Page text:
The digital revolution has created new ways to tell and share stories, and a change in methods can mean a change in expressive possibilities. Stories can now include graphics, sound, music, animation, and interactivity—and story form is stretching to accommodate them.
CTL supports the development of digital storytelling in the classroom in several ways. We have sponsored a Faculty Learning Community on the topic, offered workshops on digital storytelling, and generally made our knowledge and resources available to instructors interested in using digital storytelling in the classroom.
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What are digital stories?
The brief answer is: short movies. They are distinguishable from other short movies (independent cinema, home movies, small art films, music videos, etc.) by their style, intent, and cultural provenance.
Stylistically, they often consist of images—photographs, graphics, public and/or personal images, bits of video—presented in a short film with a voice-over narration. Sometimes there is a musical intro or background, sometimes only the voice. They usually last from 3 to 5 minutes.
Daniel Meadows, a British digital storyteller, has defined them as “short, personal multimedia tales told from the heart.” This identifies their usual intent, which is to express a feeling as much as to present a story or an idea. All stories express emotion, of course, one way or another. But digital stories, because they are so personal in both execution and imagery, favor direct expression of the creator’s feelings.
Digital storytelling is, in itself, a community and a social movement; it is also part of the broader digital transformation of culture, and loosely tied to progressive political aims. In the last twenty years it has become increasingly easier for amateurs to take photographs, make movies, record music, publish their efforts, and take part in international communities of like-minded others. Digital storytelling makes use of this to empower people who otherwise might not have a voice—through lack of access to expensive tools or as members of a marginalized group.
How can digital storytelling serve the goals of university instructors and students? Higher education tends to privilege writing over speaking, and print over images; it seldom rewards direct emotional expression. Digital stories cannot easily replicate the virtues of an essay or theme paper. However, they can be a venue for many traditional academic goals, and provide opportunities that traditional methods sometimes miss.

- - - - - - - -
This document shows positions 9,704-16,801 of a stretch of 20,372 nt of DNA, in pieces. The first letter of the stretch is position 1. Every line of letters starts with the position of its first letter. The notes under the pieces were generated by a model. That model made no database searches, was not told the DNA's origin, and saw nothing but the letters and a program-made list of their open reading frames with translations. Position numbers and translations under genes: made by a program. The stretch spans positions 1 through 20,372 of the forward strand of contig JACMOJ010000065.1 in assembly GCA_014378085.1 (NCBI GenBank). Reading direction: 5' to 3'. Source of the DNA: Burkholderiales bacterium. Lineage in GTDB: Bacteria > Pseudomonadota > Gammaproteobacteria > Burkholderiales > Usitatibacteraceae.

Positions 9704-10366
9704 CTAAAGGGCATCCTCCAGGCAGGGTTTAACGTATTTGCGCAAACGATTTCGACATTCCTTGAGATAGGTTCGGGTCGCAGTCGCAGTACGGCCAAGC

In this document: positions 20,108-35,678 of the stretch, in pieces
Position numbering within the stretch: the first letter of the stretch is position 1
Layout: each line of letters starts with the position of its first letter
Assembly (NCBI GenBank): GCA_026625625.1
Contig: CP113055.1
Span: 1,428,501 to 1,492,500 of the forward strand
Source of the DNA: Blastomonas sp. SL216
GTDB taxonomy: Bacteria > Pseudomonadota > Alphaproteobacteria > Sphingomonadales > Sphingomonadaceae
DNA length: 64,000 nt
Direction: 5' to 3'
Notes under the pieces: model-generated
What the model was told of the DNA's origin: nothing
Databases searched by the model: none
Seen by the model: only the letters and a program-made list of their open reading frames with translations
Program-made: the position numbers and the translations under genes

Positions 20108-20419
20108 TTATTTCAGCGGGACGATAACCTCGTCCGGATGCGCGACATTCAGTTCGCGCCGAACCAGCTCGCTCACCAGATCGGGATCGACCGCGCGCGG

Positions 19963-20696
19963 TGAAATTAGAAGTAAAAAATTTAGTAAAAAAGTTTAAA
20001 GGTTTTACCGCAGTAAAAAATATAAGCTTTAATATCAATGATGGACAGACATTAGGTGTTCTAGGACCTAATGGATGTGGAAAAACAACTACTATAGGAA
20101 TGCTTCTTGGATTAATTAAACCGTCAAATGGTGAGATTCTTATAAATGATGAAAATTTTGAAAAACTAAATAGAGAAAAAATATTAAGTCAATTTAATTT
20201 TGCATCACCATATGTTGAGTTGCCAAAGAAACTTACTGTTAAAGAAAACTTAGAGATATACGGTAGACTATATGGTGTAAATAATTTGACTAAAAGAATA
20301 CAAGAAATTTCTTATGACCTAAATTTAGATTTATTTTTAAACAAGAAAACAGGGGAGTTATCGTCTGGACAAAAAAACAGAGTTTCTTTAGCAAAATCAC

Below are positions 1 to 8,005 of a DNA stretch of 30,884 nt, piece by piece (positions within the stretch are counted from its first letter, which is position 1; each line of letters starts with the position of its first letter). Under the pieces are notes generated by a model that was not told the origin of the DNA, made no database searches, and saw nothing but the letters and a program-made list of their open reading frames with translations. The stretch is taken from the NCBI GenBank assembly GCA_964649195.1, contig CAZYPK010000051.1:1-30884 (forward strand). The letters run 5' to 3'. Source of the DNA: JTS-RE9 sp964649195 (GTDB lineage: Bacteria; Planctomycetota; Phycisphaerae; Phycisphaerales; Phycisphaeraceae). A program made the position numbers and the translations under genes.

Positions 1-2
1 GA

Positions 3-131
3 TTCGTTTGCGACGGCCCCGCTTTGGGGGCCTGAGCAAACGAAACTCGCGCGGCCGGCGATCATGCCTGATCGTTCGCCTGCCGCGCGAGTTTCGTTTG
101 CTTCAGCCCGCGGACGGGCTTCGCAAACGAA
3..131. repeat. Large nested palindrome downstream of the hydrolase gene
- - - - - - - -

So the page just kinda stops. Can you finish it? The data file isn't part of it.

Instructors using digital storytelling can:
· Appeal to diverse learning styles;
· Capture the attention of students who are already immersed in digital media;
· Encourage creativity in student projects;
· Provide a space for students to share their work with each other (and the world) in a way that the academic essay cannot match—students tend to put more work into projects that will be seen by their peers.
Students creating digital stories can practice skills requiring:
· Research (story documentation);
· Writing (the creation of any kind of ‘text’ is a form of writing);
· Organization (project management);
· Presentation experience;
· Group participation;
· Problem solving; and
· Self assessment.
The use of stories in general, whether in or out of digital form, can be a powerful teaching and learning tool.
· Gain attention
· Illustrate points
· Connect with learners
· Situate content
· Make content memorable
Examples of Digital Stories
Digital storytelling tools
· Photo Story 3(Windows—free download)
· Movie Maker(Windows—free download)
· Soundslides ($40 - $70)
Digital Storytelling: Capturing Lives, Creating Community by Joe Lambert. Digital Diner Press, Berkeley, CA, 2002.
Where to put finished stories
· USG Podcast server
· iTunes U
· YouTube UGA
Instructors should consider themselves to be executive producers of digital stories by their students.